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Samsung drops European injunction requests against Apple

Samsung said it believed companies should compete in the marketplace and not in court

Samsung dropped all claims pending in European courts in which it asserted patents that are essential for mobile communication devices to prevent the sales of Apple products in Europe.

The injunction requests against Apple, which aimed to get courts to impose sales bans on infringing products, were withdrawn in the U.K., France, the Netherlands, Germany and Italy.

All of Samsung's existing lawsuits in Europe are still in place, including those involving standards patents, Anne ter Braak, a spokeswoman for Samsung in the Netherlands, said via email on Tuesday. Samsung has only withdrawn one component from those lawsuits: injunction requests for sales bans, she said.

"Samsung remains committed to licensing our technologies on fair, reasonable and non-discriminatory terms, and we strongly believe it is better when companies compete fairly in the marketplace, rather than in court," Samsung said in a statement. "In this spirit, Samsung has decided to withdraw our injunction requests against Apple on the basis of our standard essential patents pending in European courts, in the interest of protecting consumer choice."

Samsung gave a commitment in 1998 to license its patents considered essential to certain telecommunication standards on so-called fair, reasonable and non-discriminatory (FRAND) terms. This commitment, which other vendors also made, aims to guarantee that a vendor like Samsung cannot use its standard-essential patents to prevent competitors from selling standards-compliant products.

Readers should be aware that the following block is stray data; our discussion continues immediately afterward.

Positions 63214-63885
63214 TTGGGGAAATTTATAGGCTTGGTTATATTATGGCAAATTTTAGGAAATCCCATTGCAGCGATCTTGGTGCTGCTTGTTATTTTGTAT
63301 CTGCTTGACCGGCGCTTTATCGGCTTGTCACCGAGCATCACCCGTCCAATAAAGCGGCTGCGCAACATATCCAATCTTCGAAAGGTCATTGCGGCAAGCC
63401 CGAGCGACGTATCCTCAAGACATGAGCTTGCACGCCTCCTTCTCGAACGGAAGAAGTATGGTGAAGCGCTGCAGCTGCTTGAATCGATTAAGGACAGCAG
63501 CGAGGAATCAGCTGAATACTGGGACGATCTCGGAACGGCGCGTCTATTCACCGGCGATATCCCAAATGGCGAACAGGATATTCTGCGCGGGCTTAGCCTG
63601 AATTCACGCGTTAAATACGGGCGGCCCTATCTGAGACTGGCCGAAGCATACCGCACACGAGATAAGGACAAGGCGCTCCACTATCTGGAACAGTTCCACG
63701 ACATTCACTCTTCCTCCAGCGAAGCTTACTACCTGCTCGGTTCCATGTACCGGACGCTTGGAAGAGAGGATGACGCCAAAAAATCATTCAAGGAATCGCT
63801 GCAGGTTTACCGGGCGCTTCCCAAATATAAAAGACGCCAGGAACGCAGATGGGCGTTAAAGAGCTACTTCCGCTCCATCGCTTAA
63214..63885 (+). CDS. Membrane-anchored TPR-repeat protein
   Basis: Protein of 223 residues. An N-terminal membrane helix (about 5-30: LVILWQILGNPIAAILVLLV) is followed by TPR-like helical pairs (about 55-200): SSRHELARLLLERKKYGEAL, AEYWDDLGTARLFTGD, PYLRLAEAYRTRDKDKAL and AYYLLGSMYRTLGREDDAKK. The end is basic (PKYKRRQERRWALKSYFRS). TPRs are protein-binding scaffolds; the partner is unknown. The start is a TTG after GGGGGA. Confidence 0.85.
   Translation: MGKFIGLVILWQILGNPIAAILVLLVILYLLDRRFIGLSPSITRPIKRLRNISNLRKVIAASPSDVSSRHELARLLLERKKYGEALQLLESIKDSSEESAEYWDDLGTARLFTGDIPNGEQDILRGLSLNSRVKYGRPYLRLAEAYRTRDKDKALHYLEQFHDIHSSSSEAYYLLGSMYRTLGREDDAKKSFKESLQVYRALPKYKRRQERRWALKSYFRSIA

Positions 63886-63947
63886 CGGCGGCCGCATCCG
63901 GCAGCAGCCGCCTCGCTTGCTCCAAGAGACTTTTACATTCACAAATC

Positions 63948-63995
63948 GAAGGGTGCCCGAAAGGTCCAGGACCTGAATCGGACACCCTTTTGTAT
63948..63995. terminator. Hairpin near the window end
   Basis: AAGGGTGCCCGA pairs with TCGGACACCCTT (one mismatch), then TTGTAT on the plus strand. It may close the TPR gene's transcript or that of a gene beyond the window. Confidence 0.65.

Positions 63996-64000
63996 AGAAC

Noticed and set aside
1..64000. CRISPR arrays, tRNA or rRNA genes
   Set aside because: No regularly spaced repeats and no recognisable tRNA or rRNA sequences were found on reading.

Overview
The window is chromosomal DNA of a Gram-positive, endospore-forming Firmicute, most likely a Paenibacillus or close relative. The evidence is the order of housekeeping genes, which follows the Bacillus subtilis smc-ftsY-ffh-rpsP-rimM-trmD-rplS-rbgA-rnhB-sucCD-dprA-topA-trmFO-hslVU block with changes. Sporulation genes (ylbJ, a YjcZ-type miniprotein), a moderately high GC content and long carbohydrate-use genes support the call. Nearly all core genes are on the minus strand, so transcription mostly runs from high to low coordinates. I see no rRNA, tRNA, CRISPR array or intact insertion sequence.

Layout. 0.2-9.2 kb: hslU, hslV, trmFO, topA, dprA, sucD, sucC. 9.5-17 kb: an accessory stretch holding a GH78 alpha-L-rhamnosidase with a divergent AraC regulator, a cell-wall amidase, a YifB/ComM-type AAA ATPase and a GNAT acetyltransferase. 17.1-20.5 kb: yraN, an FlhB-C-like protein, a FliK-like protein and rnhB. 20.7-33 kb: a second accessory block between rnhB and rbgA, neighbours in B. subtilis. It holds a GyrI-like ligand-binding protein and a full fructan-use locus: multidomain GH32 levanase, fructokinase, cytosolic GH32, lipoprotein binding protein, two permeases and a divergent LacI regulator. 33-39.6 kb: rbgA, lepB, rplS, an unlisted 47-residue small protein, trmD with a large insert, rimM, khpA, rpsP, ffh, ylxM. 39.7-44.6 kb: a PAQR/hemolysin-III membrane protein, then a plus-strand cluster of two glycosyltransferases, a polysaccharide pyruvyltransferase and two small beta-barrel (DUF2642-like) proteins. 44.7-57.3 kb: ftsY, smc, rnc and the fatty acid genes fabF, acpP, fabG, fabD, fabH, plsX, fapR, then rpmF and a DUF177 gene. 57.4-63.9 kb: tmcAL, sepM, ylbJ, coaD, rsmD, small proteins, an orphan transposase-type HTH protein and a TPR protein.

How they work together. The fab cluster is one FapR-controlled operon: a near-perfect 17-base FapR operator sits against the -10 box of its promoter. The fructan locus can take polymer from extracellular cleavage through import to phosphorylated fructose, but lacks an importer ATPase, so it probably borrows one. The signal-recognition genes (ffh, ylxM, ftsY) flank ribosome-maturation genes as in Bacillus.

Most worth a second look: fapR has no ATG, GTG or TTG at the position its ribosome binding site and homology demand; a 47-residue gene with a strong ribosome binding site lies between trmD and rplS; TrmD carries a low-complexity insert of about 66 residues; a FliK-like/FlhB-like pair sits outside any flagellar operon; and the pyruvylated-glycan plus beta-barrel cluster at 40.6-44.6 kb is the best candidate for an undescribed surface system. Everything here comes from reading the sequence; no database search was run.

However, Samsung filed several lawsuits in a number of European countries in 2011, asserting that some of its competitors' products infringed on patents it considered essential for mobile communications devices, and sought injunctions preventing distribution of the products in Europe. Among those competitors was Apple.

In January, the European Commission launched a formal investigation of Samsung's patent licensing practices, to examine whether those lawsuits conflict with Samsung's earlier promise to license such patents on FRAND terms, and whether it has distorted competition in the market for mobile communications devices.

"Samsung is fully co-operating with the European Commission. We cannot comment on details of the proceedings," Samsung said in a statement. The European Commission was aware that Samsung is dropping its injunction claims over standard essential patents against Apple, but declined to comment on the matter, a Commission official said. "There is nothing new," she said, referring to the antitrust investigation.

Apple spokesman Alan Hely declined to comment on "Samsung's unilateral decision to drop the injunction requests."

Apple and Samsung have been locked in patent lawsuits all over the world for some time. In November for instance, a Dutch court ruled that Samsung infringed on an Apple patent describing a way to scroll through a photo gallery using a touchscreen. 

Last August, a jury decided that Samsung must pay Apple US$1.05 billion for infringing several of its patents in Samsung smartphones and tablets. On Monday, a court in California denied Samsung a retrial of that dispute, and also refused Apple's request for a ban on the sale of some Samsung products.

Loek is Amsterdam Correspondent and covers online privacy, intellectual property, open-source and online payment issues for the IDG News Service. Follow him on Twitter at @loekessers or email tips and comments to [email protected]


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